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Architects sound warning on changes to Ħal Ferħ development brief

Ownership of site changes hands to Corinthia Group and wheels are set in motion to include residential units on land allocated for tourism.

The disused Hal Ferh complex near Golden Bay.

As the wheels have been set in motion to review the development brief for the disused Ħal Ferħ complex to include residential buildings in an area that, so far, has been limited to touristic development, architects are calling for the change to be a sensitive one that values the space.

“The Planning Authority now has the opportunity to at least ask for a more sensitive approach to this area. A master plan should be dictated by a planning office renowned for its sensitive approach to green areas and not developed by the applicant since clearly we will simply get another blight on one of our last remaining open spaces,” an architect told The Shift.

In fact, the former Ħal Ferħ holiday complex in Għajn Tuffieħa has recently been the focus of a consultation document, issued by the Planning Authority, that proposed changing the North West Local Plan and the Ħal Ferħ development brief to include permanent residential development in the list of acceptable land uses for the area.

This consultation process was initiated following a formal request by the environment ministry and came to an end on Monday. Yet, a number of serious questions needed to be asked before a public consultation or discussion could take place, according to the architect.

“A successful long term vision both for any future tourism or residential activity is one that responds to the current times. We are experiencing a change in the entire vision of the tourism industry due to the effects, short and long term, of the pandemic.”

In 2013, a permit for an €80 million project with more than 200 luxury suites, pools bars and restaurants was approved for the Ħal Ferħ complex. At the time, the property was owned by Island Hotels Group.

Two years later, it was taken over by International Hotel Investments (IHI), part of the Corinthia Group, as part of an acquisition process.

In a recent company statement, IHI that, in 2015, it had declared its intention to redesign the development, retaining the limitations on the overall footprint and volumes.

“On this basis, IHI intends to pursue an upmarket low-rise mixed development focused principally on a luxury hotel and spa complemented by serviced villas and bungalows,” it said.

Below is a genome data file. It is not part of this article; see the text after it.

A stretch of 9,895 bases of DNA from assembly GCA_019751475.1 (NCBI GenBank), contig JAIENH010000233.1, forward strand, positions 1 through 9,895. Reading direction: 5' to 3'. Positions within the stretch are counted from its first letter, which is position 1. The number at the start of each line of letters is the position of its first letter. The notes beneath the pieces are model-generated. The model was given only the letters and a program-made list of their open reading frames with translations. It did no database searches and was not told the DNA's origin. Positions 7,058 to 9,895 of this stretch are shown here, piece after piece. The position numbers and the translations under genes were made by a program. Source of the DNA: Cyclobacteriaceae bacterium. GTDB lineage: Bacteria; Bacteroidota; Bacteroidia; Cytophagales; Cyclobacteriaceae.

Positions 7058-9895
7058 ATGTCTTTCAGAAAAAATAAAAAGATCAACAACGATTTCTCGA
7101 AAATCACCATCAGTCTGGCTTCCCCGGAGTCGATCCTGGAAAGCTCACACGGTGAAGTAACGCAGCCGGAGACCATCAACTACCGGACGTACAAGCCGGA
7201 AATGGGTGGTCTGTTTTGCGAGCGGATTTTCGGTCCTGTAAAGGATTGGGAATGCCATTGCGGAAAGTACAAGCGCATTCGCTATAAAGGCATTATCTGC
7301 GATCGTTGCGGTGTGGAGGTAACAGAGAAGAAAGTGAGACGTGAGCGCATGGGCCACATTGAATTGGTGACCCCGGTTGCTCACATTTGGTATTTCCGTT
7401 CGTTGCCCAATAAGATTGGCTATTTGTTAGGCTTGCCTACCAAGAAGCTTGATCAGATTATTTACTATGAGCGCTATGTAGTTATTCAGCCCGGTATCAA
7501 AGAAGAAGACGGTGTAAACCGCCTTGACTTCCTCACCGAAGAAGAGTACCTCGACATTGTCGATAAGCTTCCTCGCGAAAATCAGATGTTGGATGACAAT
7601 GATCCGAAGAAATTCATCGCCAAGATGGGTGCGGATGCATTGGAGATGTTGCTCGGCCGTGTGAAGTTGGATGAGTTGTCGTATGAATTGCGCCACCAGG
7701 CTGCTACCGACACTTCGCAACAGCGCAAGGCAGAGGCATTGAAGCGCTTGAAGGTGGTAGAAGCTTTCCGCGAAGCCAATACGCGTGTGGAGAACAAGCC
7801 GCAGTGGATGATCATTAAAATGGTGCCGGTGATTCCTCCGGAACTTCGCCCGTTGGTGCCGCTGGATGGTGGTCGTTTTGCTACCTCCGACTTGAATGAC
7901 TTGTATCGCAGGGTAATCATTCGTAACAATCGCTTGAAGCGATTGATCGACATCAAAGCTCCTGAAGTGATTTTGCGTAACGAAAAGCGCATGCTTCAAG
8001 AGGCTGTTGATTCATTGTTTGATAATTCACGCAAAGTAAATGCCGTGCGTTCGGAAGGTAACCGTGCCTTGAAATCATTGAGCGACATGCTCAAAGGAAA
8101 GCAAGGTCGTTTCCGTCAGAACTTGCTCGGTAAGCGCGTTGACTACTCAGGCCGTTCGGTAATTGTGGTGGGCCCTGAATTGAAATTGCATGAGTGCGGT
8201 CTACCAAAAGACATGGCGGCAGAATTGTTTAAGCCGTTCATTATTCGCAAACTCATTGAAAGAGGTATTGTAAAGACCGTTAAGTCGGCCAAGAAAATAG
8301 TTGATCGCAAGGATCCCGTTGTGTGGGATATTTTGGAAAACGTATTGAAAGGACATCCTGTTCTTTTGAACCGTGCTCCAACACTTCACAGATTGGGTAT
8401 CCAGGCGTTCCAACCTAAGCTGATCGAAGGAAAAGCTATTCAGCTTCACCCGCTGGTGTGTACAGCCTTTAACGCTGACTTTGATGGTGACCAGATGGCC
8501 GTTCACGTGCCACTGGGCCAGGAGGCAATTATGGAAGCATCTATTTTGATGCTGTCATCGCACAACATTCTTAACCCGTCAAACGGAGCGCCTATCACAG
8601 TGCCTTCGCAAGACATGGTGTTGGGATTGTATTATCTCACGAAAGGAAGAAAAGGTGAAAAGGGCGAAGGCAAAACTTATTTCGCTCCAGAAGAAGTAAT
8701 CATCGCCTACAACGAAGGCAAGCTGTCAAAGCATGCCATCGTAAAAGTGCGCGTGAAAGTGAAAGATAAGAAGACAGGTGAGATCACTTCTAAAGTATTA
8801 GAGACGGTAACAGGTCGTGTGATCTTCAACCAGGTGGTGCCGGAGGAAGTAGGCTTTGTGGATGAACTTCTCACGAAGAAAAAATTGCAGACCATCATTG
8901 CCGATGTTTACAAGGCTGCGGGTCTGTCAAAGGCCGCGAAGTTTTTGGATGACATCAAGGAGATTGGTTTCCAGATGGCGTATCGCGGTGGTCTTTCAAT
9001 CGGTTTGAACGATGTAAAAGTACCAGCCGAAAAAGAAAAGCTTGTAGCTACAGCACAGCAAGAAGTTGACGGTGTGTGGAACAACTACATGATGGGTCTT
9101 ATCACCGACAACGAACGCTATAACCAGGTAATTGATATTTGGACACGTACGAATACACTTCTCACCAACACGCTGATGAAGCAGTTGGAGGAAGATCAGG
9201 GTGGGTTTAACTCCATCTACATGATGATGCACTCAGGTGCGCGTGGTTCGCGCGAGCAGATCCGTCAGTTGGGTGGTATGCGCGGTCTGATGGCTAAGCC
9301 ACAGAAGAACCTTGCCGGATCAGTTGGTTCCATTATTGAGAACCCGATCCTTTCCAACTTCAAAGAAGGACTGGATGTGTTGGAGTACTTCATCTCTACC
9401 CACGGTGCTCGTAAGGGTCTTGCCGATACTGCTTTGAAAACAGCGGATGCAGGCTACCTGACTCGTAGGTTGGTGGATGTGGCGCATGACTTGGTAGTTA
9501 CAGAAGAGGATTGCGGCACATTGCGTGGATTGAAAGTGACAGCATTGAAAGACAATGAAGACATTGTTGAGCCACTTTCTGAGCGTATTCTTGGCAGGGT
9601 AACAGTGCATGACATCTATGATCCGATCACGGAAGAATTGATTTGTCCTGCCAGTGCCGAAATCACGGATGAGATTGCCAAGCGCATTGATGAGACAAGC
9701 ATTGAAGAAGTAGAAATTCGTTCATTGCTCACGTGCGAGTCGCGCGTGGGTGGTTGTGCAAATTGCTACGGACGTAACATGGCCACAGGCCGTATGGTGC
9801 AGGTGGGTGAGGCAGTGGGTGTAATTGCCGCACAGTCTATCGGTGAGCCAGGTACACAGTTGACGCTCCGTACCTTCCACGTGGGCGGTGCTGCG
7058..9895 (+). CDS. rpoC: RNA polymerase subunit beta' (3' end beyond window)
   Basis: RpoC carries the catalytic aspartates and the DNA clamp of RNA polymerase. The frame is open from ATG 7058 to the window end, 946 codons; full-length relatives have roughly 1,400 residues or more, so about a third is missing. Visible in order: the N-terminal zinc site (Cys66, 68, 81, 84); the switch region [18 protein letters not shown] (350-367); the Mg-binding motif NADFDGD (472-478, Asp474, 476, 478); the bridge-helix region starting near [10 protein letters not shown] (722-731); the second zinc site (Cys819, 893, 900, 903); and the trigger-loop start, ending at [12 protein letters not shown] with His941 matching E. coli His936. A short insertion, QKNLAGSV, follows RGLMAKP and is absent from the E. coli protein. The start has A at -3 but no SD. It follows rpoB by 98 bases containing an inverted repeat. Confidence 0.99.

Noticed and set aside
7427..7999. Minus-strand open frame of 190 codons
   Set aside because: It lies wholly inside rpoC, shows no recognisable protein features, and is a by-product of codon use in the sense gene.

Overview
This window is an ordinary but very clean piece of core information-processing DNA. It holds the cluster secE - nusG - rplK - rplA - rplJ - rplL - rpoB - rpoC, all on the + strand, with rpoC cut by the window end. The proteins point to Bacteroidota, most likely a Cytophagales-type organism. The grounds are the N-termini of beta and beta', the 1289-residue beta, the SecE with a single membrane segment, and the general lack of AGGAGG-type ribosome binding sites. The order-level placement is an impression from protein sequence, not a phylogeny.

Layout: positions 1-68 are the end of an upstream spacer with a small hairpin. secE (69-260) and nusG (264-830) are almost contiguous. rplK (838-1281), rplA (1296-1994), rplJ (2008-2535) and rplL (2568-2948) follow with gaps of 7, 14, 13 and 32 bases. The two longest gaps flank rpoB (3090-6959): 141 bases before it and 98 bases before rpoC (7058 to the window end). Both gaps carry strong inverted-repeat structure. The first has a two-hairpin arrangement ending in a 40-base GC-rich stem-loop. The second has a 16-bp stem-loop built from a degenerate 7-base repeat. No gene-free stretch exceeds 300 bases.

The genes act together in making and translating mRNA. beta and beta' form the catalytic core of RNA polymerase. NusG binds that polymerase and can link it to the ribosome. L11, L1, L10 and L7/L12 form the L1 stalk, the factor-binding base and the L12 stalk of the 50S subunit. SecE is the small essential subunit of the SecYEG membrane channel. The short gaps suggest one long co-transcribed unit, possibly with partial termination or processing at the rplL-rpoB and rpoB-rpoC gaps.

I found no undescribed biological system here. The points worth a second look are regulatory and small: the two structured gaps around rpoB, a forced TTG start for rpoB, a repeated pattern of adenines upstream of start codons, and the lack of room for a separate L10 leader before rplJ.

The permit for the complex was renewed five years later, with a specific clause stating that the development “shall be used solely for tourist accommodation and shall not be used for permanent residential occupation or any other use”.

The public consultation on changes to the development brief for the site was the first in a process. When complete, “the normal planning application process will commence in parallel to a triggering of the emphyteutical deed’s mechanisms for the adoption of a mixed-use scheme, all of which are public processes,” the IHI said.

In fact, the area’s emphyteutical deed included a mechanism for the conversion of part of the gross floor area to residential. It also limited development to a footprint of not more than 16,700 square metres – 20% of the site’s overall area. Half the built footprint can be developed over two floors, and the other half to a single storey.

Architects speaking to The Shift pointed out that the area could be converted into a space that became a mini-green lung instead of another set of luxury villas or touristic developments – especially since economies were still struggling to get back on their feet post-COVID-19.

One pointed out that it was easy for the hotelier industry to put pressure on the authorities because of the weight of the jobs it generated. This, in turn, created negative effects upon the environment.

“Take the case of the Halland Hotel – this was built in the 70s to promote tourism. The Tumas group built an illegal extra floor that appears never to have been given permission. On the basis of this height, the group is now building a mammoth 10-storey high pyramidal building on the edge of Wied Għomor in an area of two-storey villas.”

The argument of enhancing the final tourism product to attract a particular customer was used to create projects and volumes that were detrimental to the community. Hoteliers should fit into the vision created and set in policies instead of the other way round, they pointed out.

Another argued that the development brief for the area should be done from scratch and not use the footprint and volumes approved in the planning permit as a “legal right”.

One successful example that should be followed was that taken by the owners of the Danish Village in Mellieħa, which “is one of the most sensitive and successful approaches to development in a valley and ODZ”.

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